The march will begin at 11:00 a.m and end around 12:00 pm, in 2.5 miles, at North Park/Mayco Bigelow Community Center, at 849 Sharpe Road, Burlington, NC.
After the march, there will be a program at North Park. Transportation will be available from Occasions to North Park, as well as back to Occasions.
This event is free and open to the public.
The announcement is also available on our website at:
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General MLK Day information is provided in this revised version of a Times News article from Sunday, January 10th, 2015:
“Numerous events are planned this week and next to celebrate the life and legacy of Dr. Martin Luther King Jr.
The third Monday in January is Martin Luther King Jr. Day. This year, that’s Jan. 19. The civil rights leader was born Jan. 15, 1929.
The MLK Coalition of Alamance County will host Pastor Gary Williams of Sassafras Grove Baptist Church, Yanceyville, at 5 p.m. next Sunday at First Baptist Church, Apple Street, Burlington.
On Jan. 19, The MLK Coalition of Alamance County will also host Rev. Larry Covington of Burlington’s Ebenezer United Church of Christ to speak at the Martin Luther King breakfast, 8 a.m. at Occasions, 286 E. Front St., Burlington.
The Alamance NAACP march to North Park will follow the breakfast. Participants will gather at 10:30 a.m. at Occasions after MLK breakfast. The march begins at 11 a.m.
After the march, there also will be a program at North Park. Transportation also will be available from Occasions to North Park, as well as and back to Occasions.
AT ELON UNIVERSITY, speakers, service projects and a special College Coffee are among the programs planned.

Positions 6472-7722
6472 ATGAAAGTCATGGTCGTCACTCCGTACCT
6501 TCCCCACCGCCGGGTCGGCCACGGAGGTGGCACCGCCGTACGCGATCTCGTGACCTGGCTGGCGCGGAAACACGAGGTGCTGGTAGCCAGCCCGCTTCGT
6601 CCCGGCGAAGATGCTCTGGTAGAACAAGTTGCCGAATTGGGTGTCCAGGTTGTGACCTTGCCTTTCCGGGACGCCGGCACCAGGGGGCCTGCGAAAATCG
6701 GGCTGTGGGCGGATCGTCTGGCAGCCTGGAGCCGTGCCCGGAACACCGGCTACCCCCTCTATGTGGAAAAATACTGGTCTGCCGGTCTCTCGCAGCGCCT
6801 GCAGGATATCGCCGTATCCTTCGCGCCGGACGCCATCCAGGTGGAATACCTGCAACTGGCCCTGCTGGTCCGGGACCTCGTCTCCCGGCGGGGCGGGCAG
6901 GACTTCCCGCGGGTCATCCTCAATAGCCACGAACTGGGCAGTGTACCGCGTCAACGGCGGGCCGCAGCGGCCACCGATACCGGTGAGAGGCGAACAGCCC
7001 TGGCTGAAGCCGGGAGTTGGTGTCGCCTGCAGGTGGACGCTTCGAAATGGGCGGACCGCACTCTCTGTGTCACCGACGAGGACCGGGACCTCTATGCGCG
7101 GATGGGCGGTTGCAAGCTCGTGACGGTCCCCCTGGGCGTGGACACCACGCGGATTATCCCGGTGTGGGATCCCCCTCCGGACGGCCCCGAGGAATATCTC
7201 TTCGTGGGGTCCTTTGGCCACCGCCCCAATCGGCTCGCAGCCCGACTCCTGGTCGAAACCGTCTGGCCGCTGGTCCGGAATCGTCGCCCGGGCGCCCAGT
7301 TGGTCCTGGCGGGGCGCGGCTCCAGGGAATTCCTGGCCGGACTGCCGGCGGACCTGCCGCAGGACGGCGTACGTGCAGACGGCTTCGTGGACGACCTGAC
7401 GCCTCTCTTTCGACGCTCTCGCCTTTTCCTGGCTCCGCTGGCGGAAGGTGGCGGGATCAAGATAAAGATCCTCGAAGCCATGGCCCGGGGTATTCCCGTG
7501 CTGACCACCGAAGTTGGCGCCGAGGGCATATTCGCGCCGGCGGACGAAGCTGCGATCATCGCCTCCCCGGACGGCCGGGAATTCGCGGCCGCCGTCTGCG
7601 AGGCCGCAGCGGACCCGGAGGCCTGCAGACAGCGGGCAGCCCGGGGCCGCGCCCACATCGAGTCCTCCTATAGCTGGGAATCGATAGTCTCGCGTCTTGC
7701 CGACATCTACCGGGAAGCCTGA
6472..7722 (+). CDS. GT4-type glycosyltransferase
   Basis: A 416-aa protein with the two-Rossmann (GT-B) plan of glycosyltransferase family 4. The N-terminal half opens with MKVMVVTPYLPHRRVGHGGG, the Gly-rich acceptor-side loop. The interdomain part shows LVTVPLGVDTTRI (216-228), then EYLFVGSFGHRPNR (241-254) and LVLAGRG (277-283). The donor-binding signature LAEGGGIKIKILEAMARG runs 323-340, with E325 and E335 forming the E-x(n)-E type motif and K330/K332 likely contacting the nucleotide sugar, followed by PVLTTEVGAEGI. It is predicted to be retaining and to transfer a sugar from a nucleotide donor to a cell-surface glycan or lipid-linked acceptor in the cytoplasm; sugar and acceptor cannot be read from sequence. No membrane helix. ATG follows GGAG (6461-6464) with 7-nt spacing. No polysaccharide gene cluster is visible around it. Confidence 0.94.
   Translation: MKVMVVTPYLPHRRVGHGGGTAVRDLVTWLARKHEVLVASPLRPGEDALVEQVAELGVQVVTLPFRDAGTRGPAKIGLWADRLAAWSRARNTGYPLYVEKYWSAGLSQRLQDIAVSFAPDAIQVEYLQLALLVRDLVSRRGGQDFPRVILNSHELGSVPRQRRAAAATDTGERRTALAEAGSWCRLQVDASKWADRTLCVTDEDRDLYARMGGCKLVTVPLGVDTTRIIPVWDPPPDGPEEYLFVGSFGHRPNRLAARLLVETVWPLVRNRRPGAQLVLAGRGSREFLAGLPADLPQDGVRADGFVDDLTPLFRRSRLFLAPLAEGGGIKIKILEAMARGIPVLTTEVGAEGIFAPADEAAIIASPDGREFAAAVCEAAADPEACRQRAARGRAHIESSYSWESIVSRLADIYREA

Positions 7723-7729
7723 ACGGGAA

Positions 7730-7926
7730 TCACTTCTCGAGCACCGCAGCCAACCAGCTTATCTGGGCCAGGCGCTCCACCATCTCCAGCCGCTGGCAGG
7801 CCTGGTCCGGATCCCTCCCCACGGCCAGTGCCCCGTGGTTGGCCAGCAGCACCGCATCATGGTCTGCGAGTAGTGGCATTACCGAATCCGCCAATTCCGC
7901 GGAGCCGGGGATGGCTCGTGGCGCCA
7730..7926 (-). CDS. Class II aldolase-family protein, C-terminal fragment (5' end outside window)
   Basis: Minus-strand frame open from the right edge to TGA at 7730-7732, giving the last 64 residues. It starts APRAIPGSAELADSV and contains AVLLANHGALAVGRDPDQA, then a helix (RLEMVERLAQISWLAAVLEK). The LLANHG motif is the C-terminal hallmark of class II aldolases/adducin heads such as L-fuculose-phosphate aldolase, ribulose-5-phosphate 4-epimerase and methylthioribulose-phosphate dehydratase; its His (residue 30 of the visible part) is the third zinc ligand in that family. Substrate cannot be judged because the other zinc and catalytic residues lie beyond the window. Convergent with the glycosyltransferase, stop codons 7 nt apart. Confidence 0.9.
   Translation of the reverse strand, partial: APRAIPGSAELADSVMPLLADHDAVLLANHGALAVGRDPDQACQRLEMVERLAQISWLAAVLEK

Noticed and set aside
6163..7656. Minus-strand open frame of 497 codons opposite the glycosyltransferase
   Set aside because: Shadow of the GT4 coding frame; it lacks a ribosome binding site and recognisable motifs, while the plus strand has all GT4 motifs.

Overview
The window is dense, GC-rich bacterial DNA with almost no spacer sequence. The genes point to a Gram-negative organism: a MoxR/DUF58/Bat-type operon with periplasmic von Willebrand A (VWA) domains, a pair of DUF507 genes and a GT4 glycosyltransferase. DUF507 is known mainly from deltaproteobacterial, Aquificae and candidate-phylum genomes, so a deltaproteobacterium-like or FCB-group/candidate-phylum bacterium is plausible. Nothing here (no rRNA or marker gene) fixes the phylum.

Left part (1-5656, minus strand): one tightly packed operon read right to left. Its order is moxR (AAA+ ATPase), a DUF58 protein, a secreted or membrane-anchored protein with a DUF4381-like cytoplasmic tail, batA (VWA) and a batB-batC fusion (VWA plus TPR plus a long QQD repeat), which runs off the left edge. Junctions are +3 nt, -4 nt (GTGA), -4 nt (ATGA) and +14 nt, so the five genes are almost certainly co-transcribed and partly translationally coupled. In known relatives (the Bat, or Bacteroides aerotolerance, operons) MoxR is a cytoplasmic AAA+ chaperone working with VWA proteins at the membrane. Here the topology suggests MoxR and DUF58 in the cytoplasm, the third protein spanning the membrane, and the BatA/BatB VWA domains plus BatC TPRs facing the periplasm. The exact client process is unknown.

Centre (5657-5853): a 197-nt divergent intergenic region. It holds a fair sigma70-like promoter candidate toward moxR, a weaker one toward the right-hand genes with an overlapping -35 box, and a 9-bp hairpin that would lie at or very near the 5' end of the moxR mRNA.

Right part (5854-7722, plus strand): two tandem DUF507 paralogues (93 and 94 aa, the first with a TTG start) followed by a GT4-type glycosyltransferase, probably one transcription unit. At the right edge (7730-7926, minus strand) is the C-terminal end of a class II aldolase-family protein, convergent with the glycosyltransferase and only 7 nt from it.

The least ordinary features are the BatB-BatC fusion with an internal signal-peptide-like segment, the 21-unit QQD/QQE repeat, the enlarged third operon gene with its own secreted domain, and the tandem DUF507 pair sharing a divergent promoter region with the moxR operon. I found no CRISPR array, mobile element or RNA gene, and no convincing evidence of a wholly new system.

The MLK Speaker Series will include Robert Jensen, a professor in the School of Journalism at the University of Texas and author of several books, at noon, 2 p.m. and 7 p.m. Monday; Kip Fulbeck, an artist, spoken word performer, author and filmmaker who explores multiracial identity, at 6 p.m. Thursday; and Mei-Ling Hopgood, author of “How Eskimos Keep Their Babies Warm” and “Lucky Girl,” and a freelance journalist, at 6 p.m. Jan. 21 in Whitley Auditorium.
A day of service, “A Day ‘On!’” also takes place Jan. 19 beginning at 8:30 a.m. in Greensboro.
The College Coffee on Jan. 20 will feature a performance by the African American Dance Ensemble of Durham.
At 6:30 p.m. Jan. 20, “Dear White People” will be shown in the LaRose Digital Theatre, Koury Business Center. This satire of race relations in the age of Obama won the 2014 Sundance Film Festival’s Special Jury Award for Breakthrough Talent.
A multifaith service takes place at noon Jan. 22 at the Numen Lumen Pavilion acknowledging that much of King’s work was rooted in his role as a religious leader.
A forum is planned for 5:30 p.m. Jan. 22 at the Elon School of Law in Greensboro. It will feature law students, professors and alumni, as well as guests from the legal community, on the legal impacts, insights and implications of King’s work and vision.
Signups begin Monday for students to see “Selma” on Jan. 22 at the Carousel Cinemas at Alamance Crossing. Transportation and tickets are provided for the first 20 students who sign up at The Center for Race, Ethnicity & Diversity Education (Moseley 221). For more information, email Carla Fullwood at firstname.lastname@example.org.
The “Call to Action!” campus march begins at 5 p.m. Jan. 23 at the Boney Fountain, outside the Moseley North Carolina Center for Voter Education
. Students, faculty and staff will march to various stops around campus guided by student leaders and organizations.
Elon’s 2015 Dr. Martin Luther King Jr. Beloved Community Celebration was organized by the Center for Race, Ethnicity & Diversity Education, Elon Teaching Fellows, the Kernodle Center for Service Learning and Community Engagement, the Black Cultural Society, the National Panhellenic Council, DEEP, the Office of Student Activities, and the Truitt Center for Religious and Spiritual Life.
For more information, visit www.elon.edu/E-Net/Article/104993, or call Jamie Butler, assistant director, Center for Race, Ethnicity & Diversity Education, at 336-278-7243.”
To view the original Times News article follow this link: